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blue eyed pony 12-02-2011 05:52 AM

Monty's 16 years old and he's been an eventing horse for years. Started at an unknown age, and age 4 to age 10 he competed up to 3'4" or thereabouts but has jumped 4'. We're not 100% on his life from 10-14 but at 14 he was rescued by his previous owner in a horribly emaciated condition and has been in and out of work since. He was leased to a girl who competed on him for a time but ran into troubles with him and neglected him. Previous owner took him back from the lease girl and brought him back up to weight but didn't have time to have him in work as well as her ponies (she has 3 she rides and more that she shows and breeds) so she sold him to me. He IS NOT A THOROUGHBRED or any racing breed so he never raced once in his life.

ANYWAY. Since I've had him he's mostly moved free and forward and is enthusiastic about jumping, but in the past week or two he's been stiff in the hindquarter, and he actually refused a few times out on cross-country last week. He's evidently hurting somewhere, he's not the kind of horse that is lazy for the sake of it.

Saddle fit is good and I've checked his muscles and can't find any soreness but I'm still going to get a chiro to look at him. No change of bit or bridle, I did start feeding him because he was dropping weight but feed usually makes him MORE forward. Teeth are due in a couple of months' time but he's still accepting the bit and working into the contact... just not really wanting to come through from behind.

Soooo my question is, do I need to get him checked for arthritis? He's not limping or gimping at all, just seems stiff. Would it be cheaper to just start management and see if he improves?

I don't want my boy to be uncomfortable but I want to compete in 2012 and it's so frustrating because now that I finally feel ready he looks and feels off... I jump and want to get into eventing but at the moment it's not fair on him to expect him to jump when he's moving stiff even without any weight on his back.

Oh! I forgot. He leans on me HORRIBLY when I'm trimming or picking out his hind hooves, and he's a gentleman with his fronts. IME a horse that leans for behavioural reasons will lean on all four legs. He has beautiful manners and I can move him with the flick of a finger so it's not lack of respect.

I'm not really sure where I'm going with this, just wondering how long he's likely to stay sound for competition if I can get him comfortable again.

It sucks because I can't afford three horses and my young horse is too young to ride so if I have to retire him I'm in a bit of a bind. Monty is with me for life even if it means I can't ride for a few years...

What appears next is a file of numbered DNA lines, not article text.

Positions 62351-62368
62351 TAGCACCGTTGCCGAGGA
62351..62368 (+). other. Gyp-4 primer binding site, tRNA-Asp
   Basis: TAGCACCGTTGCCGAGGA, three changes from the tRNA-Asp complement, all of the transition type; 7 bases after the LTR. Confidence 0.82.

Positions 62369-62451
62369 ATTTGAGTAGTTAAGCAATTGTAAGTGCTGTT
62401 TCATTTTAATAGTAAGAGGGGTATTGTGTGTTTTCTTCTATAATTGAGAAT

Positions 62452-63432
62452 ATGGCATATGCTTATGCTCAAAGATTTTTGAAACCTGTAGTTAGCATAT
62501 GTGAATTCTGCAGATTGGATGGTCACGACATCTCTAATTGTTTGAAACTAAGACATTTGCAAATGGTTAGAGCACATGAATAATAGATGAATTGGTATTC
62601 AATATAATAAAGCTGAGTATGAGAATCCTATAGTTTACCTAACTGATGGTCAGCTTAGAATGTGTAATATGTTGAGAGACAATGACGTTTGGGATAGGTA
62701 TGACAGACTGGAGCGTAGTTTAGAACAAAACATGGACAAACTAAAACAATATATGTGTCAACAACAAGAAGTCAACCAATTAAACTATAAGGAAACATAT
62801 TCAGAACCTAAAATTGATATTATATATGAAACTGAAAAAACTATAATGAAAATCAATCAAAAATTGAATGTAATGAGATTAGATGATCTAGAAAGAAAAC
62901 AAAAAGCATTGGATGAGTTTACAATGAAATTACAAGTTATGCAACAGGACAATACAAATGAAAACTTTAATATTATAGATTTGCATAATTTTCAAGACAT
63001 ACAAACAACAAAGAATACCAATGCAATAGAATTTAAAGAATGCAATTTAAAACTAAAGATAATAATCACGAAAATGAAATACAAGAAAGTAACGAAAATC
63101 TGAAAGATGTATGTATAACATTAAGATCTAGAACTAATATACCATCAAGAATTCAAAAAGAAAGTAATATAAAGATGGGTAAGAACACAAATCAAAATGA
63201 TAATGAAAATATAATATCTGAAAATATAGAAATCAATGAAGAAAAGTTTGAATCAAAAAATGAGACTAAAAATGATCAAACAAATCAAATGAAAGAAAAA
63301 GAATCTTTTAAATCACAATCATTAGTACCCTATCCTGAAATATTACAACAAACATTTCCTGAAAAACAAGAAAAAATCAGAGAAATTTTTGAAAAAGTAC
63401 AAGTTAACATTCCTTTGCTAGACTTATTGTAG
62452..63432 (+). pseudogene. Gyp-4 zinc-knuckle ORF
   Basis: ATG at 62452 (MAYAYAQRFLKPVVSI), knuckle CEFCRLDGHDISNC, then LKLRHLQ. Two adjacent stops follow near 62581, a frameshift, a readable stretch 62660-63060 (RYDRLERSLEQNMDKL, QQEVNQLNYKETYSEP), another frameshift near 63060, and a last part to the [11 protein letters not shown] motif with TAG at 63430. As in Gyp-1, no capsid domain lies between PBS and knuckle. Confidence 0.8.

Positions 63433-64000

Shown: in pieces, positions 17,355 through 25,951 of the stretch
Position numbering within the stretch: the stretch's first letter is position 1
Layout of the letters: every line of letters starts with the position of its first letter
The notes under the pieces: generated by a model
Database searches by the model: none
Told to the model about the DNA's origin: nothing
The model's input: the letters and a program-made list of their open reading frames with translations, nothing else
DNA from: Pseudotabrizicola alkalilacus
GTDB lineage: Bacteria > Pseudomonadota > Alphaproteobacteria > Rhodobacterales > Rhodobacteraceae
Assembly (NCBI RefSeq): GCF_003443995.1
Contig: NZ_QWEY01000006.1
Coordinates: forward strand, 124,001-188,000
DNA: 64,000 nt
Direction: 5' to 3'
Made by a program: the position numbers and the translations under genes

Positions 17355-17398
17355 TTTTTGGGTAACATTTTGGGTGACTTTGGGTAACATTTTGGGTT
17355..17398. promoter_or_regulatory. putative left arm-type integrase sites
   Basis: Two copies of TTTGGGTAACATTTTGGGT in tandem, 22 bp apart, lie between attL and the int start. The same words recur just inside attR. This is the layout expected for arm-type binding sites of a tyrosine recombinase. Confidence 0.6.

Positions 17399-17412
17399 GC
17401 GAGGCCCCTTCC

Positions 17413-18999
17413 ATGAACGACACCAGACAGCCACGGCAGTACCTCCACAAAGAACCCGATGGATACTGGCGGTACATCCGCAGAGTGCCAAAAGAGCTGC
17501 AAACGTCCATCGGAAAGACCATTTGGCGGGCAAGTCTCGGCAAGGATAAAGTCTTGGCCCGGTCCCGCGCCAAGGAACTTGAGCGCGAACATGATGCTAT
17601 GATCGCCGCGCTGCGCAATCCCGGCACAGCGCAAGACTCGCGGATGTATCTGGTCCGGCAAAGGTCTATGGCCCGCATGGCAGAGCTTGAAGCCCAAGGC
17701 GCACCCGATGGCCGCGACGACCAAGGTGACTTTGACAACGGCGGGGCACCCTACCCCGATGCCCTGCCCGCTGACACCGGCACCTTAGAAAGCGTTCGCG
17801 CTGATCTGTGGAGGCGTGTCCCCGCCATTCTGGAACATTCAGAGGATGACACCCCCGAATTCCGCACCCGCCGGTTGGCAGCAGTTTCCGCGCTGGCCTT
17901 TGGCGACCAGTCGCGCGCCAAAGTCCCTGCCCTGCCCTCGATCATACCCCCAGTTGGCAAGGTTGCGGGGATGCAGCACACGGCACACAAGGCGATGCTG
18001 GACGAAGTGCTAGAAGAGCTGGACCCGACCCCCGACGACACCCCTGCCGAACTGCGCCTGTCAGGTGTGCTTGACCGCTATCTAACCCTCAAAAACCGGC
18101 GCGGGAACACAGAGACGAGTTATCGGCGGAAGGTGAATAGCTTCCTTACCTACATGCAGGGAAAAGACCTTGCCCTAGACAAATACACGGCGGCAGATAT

ThursdayNext 12-02-2011 08:09 AM

Huey is 17 and is a retired GP show jumper. He's in good condition, but yes, he definitely gets a little stiff, and it shows up more in his hind legs than his front ones (although his front ones can get stiff too). He is very good about picking up all of his feet upon request (actually, he knows the program, and usually is picking up his foot before I get there) but he leans with the back feet and does not pick them up very far from the ground. Also, he's usually stocked up in his hind ankles after a night in his stall.

I think it's a very good idea to get him checked out, especially if he's losing weight. Huey is stiff and a little arthriticky, but he's not usually in *pain*, so we deal with his issues by giving him a good senior-horse joint supplement and making sure he gets plenty of turnout and gets warmed up for a nice long time before we do anything vigorous. If he was hurting, he'd be getting bute, not just the joint supplement.

I would also add that my vet said he shouldn't be jumped > 1 foot because then he would probably wind up in pain, so we don't do that. He still wants to jump anyway. :) If you want to do eventing, you'll want to get this issue thoroughly checked out, maybe get some scans so you can make an informed decision about the jumping.

caseymyhorserocks 12-02-2011 10:17 PM

Yes, I would have him checked out.

I think he developed arthritis because he was jumped so early his life. The horse's joints in their legs don't fully close until they are about 5 or 6, rarely 4. If they undertake hard training, such as racing and jumping, they are at a high risk of future leg stress, such as arthritis.

~*~anebel~*~ 12-02-2011 10:55 PM

All horses get arthritis. Just depends when.

Your best bet is to get the vet out, do some flexion tests to isolate where the issue is and then investigate. The fast onset makes me believe it may be something more accute than arthritis... However it is still a possibility.

Be prepared to spend some money on diagnostics and X-rays.. but knowing just what is going on is going to allow you to treat and manage whatever it is far more effectively than just shooting in the dark. Besides most "general" treatments like Adequan IM, Legend IV and Tildren are all quite expensive anyways.

Good luck!

blue eyed pony 12-03-2011 04:59 AM

Yeah hence getting the chiro out first. A full workup including x-rays etc can get very expensive... Mum's horse isn't sound and she was quoted $1000 for a full lameness workup. We just don't have that much money. Yet a friend of mine went to a different vet and paid less than half that for x-rays, nerve blocks AND an injection, so I will look at finding out who that vet was.